In early June, I embarked on a radical experiment: I gave up email for 30 days. Here are my results…
When I started the trial, I felt completely overwhelmed by email, and I just wanted a way out. I was waking up every morning to an incessant barrage of PR people, sales letters, chain emails, people wanting me to write about their product, companies wanting me to promote them without compensation, and–generally–a bunch of junk. Not “spam”, really, because it was sent by real people (sadly.) But a ridiculous pile of useless crap that wasn’t easily filtered.
Since my email address is public, and my blog is popular, it seemed like every day I’d end up on some list that I didn’t ask to be on. People would sign my email address up for everything from political updates to PR posts about seemingly random companies sent from a “do not reply” address.
In short, my email inbox was a micro-Hell waiting for me every morning.
The First Seven Days: Transition
I woke up the day after I wrote my “I’m done with email for 30 days!” blog post, and realized I needed to have systems to handle my inbox. Email filters weren’t cutting it–I needed a real person’s help.
In Google Apps (Google’s Gmail solution when you have your own domain name), you can “delegate” access to your email account to another person. So I set Susan, my virtual assistant, up with an @erica.biz email account so I could delegate my inbox to her.
Now came the tricky part: Actually distancing myself from email.
Getting Rid of the Crap
I set up a brand-new email account that only Susan, Parnell (my co-founder), and Brian (my boyfriend) had access to. I disconnected my erica.biz email from my phone and set it up so that my phone only had my private email account on it.
Whew! What a relief! Finally, I had disconnected from what seemed like an endless stream of email. I set up a mind map so that Susan, with her new access to my email, could do routine tasks like automatically deleting PR junk and unsubscribing me from lists. She also sends me a summary email every morning. Here’s one summary email she sent me (names and sensitive data have been blurred out):
You can see how much time this saves me every day. Instead of having to go into my inbox and wade through a pile of junk, filtering messages one by one, Susan does it for me. Based on her daily emails, I tailor my mind map and give Susan further instructions on how to reply and/or filter specific types of email I receive.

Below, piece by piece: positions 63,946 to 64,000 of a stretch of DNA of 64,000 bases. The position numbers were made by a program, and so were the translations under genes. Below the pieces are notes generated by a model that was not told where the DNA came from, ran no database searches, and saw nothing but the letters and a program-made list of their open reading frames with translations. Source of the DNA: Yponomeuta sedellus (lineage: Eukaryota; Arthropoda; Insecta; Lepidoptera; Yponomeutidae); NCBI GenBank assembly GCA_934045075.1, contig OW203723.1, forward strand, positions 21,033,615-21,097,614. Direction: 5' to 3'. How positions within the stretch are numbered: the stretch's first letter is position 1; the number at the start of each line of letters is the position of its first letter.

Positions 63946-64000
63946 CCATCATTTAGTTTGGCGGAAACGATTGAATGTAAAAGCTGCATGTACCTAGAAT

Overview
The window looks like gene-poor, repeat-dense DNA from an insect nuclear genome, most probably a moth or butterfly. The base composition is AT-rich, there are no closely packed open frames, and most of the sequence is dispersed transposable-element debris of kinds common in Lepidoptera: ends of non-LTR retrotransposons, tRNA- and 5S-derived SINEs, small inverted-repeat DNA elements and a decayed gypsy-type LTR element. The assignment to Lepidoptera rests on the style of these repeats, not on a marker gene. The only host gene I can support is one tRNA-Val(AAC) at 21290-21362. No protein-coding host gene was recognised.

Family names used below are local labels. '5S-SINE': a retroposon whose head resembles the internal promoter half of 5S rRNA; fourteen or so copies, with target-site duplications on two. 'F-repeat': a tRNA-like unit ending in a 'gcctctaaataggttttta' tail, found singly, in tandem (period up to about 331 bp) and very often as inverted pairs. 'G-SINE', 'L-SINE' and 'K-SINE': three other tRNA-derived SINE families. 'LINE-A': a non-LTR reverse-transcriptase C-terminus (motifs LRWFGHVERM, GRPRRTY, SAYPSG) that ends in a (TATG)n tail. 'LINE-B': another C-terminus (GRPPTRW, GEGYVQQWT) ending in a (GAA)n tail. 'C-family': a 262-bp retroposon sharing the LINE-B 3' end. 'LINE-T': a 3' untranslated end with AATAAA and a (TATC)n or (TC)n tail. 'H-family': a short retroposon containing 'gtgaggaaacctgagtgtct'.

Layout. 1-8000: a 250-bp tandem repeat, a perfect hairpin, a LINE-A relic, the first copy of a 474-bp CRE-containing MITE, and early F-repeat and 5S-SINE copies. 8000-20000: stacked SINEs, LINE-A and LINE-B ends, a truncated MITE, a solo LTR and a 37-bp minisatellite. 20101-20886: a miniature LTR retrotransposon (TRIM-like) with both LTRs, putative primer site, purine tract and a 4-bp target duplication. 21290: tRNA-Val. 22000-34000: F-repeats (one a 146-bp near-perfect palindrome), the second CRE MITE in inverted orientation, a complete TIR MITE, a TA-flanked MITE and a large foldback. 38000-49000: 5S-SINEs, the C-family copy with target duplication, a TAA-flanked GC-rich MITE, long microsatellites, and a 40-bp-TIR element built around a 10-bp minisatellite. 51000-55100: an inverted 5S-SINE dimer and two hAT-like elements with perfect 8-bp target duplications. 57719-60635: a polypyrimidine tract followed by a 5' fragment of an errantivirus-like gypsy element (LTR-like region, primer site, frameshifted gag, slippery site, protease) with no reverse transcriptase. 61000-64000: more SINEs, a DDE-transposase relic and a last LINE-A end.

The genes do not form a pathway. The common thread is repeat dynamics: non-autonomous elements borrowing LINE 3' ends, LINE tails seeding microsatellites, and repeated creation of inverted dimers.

The Next Step: An Autoresponder
I then implemented an email autoresponder that would respond to anyone who emailed me. If you’ve emailed me since June, this will look familiar. Here’s what it said:
Hello, and thank you for emailing me! Please read this carefully…what I’m about to say is important.
I’ve made a radical change in my life, and I’m taking a sabbatical from email. (Note: I’m still around and working–just not replying to email!) This means that the email you just sent to me will likely NOT be read.
Please read this blog post for more details about why I am doing this:
What should you do now?
1) If you are a Whoosh Traffic customer, please email [redacted] for assistance with your account, and our staff will get back to you quickly. (Always email [redacted] instead of me directly in the future.)
Please note that [redacted] is for Whoosh Traffic customers only. Any non-Whoosh Traffic-related email that is sent there will not only not get read by me, but will likely get you permanently banned from emailing that address again.
2) If you and I have corresponded in the past and you need to get in touch again, feel free to call me or find me on Skype ([redacted]). (Note: If you are a Whoosh Traffic customer and need help with your account, please email [redacted] instead.)
2) If neither of the above situations apply, please find me on Twitter at http://twitter.com/ericabiz and send me an @ reply there. (I will be checking once a day.) Alternatively, you can find me on Facebook at http://facebook.com/ericadotbiz . I will also be checking this once a day.